Ben Simmons, in a Showtime documentary set to air on Friday, made some strong remarks regarding the NCAA.
Myron Medcalf of ESPN got an advance screening of the film, “One and Done,” and posted Simmons’ comments earlier this week.
“The NCAA is really (expletive) up,” Simmons said, according to ESPN. “Everybody’s making money except the players. We’re the ones waking up early as hell to be the best teams and do everything they want us to do and then the players get nothing. They say education, but if I’m there for a year, I can’t get much education.”
On Wednesday, NCAA President Mark Emmert was on back on the LSU campus, where he served as chancellor from 1999-2004, as the keynote speaker for the inaugural Sports Communication Summit at the Manship School of Mass Communication. According to Scott Rabalais of the New Orleans Advocate, Emmert responded to Simmons comments, agreeing some rules are ‘stupid,” but that Simmons’ anger is aimed at the wrong institution.
“I was reading today where someone who played basketball at LSU was very unhappy with the one-and-done rule,” Emmert said. “That’s not our rule. That’s the NBA’s rule. But (he says) it’s another stupid NCAA rule.”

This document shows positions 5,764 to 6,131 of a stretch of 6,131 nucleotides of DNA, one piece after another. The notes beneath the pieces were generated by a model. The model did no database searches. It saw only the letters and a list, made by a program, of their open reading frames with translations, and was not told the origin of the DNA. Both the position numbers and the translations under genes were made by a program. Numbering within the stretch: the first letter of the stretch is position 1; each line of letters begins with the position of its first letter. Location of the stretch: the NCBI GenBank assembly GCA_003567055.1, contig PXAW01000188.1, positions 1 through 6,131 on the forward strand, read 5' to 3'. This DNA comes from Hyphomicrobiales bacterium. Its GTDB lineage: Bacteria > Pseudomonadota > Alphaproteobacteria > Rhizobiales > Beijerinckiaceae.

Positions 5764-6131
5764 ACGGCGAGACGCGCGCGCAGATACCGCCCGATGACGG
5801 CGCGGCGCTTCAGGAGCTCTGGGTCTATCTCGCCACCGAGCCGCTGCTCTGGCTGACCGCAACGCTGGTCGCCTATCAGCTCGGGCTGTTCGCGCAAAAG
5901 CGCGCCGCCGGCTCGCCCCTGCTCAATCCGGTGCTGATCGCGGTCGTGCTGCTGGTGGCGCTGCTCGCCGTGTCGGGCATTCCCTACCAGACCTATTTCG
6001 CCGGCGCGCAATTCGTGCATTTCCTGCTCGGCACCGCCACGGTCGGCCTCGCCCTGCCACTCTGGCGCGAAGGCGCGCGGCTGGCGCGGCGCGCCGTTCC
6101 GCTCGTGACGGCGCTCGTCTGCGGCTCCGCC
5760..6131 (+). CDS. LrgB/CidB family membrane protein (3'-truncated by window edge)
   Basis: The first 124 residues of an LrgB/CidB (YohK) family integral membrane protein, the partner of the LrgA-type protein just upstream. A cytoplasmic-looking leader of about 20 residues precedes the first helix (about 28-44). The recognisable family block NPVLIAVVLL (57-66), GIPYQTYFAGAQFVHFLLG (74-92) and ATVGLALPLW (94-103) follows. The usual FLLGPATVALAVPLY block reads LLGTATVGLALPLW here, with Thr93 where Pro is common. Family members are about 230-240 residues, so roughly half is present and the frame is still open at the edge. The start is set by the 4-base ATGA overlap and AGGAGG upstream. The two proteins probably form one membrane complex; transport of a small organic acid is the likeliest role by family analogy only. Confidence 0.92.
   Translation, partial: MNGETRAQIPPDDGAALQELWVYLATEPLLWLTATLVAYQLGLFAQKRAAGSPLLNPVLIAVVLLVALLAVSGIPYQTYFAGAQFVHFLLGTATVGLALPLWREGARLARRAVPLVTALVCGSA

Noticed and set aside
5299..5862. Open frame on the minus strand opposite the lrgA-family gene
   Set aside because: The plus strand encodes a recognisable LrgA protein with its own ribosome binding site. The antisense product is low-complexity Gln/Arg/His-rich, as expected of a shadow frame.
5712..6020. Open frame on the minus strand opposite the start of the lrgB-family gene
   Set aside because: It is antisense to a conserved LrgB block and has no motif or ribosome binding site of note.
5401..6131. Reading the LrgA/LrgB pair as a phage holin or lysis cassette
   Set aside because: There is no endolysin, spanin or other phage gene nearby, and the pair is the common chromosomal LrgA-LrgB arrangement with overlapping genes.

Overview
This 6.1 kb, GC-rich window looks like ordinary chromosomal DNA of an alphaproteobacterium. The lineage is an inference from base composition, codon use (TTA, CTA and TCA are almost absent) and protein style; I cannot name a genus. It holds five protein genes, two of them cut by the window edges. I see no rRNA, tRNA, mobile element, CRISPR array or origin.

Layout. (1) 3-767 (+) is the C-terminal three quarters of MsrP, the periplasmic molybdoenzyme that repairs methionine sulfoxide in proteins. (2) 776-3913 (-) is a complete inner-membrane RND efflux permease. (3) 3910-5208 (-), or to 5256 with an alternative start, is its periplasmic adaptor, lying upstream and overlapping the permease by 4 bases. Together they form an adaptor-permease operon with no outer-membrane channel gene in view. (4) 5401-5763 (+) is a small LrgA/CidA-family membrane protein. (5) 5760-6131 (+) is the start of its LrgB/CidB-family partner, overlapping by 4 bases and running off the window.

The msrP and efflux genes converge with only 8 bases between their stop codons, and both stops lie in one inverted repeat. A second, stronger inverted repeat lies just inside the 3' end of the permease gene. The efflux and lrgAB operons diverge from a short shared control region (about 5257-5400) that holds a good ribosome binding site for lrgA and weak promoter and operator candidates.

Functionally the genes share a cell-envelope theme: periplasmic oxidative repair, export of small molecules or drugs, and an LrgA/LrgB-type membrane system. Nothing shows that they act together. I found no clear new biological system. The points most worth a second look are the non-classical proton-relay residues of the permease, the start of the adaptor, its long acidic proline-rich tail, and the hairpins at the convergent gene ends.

“The one-and-done rule is something I’ve made no secret about how much I dislike it,” Emmert said. “It makes a farce of going to school.”
Of course, Emmert doesn’t address Simmons’ frustration with being the center of the athletic department’s marketing campaigns, like the ’25 is Coming’ promotion, which was an effort to sell season tickets while promoting Simmons’ arrival to Baton Rouge.
The counter argument to Simmons’ complaints is simple: He could have gone to Europe. He could have gone to the D-League. Simmons even had a unique case where he could have stayed in his native Australia rather than prep at Montverde Academy (Florida), which would have made him eligible for the 2015 NBA Draft and could have avoided college altogether.
However, as Rob Dauster mentioned on the latest NBC Sports’ College Basketball Podcast, Simmons’ lone year at LSU helped establish his brand and identity, which led to lucrative endorsements on top of his rookie salary. Rob makes the case that a different outspoken college basketball player is the real victim of the NCAA’s rules.